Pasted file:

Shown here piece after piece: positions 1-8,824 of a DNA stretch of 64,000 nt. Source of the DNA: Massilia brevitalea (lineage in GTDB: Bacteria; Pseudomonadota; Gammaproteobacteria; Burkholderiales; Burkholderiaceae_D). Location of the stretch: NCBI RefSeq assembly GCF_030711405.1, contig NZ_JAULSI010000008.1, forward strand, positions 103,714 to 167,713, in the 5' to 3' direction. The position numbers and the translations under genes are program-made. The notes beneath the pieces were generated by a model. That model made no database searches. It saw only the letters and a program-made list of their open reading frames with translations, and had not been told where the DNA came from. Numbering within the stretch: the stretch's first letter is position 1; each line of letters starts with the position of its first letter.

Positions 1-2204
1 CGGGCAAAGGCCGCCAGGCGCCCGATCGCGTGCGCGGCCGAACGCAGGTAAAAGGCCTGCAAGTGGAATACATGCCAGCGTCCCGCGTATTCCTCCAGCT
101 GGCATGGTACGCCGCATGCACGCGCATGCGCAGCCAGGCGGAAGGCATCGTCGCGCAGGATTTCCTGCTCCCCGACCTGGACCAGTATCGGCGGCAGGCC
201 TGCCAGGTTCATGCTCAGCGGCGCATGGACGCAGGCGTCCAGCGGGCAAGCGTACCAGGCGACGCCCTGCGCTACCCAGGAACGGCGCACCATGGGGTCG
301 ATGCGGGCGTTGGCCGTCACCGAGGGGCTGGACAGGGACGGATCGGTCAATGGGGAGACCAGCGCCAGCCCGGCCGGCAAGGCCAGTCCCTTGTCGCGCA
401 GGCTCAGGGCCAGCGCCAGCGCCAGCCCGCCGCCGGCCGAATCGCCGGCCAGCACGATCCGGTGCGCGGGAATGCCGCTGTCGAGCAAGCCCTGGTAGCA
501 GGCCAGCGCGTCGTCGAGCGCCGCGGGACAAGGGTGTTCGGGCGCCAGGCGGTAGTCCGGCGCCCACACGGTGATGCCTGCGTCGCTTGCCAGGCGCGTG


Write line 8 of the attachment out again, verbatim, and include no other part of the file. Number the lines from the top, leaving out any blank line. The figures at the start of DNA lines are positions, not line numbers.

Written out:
501 GGCCAGCGCGTCGTCGAGCGCCGCGGGACAAGGGTGTTCGGGCGCCAGGCGGTAGTCCGGCGCCCACACGGTGATGCCTGCGTCGCTTGCCAGGCGCGTG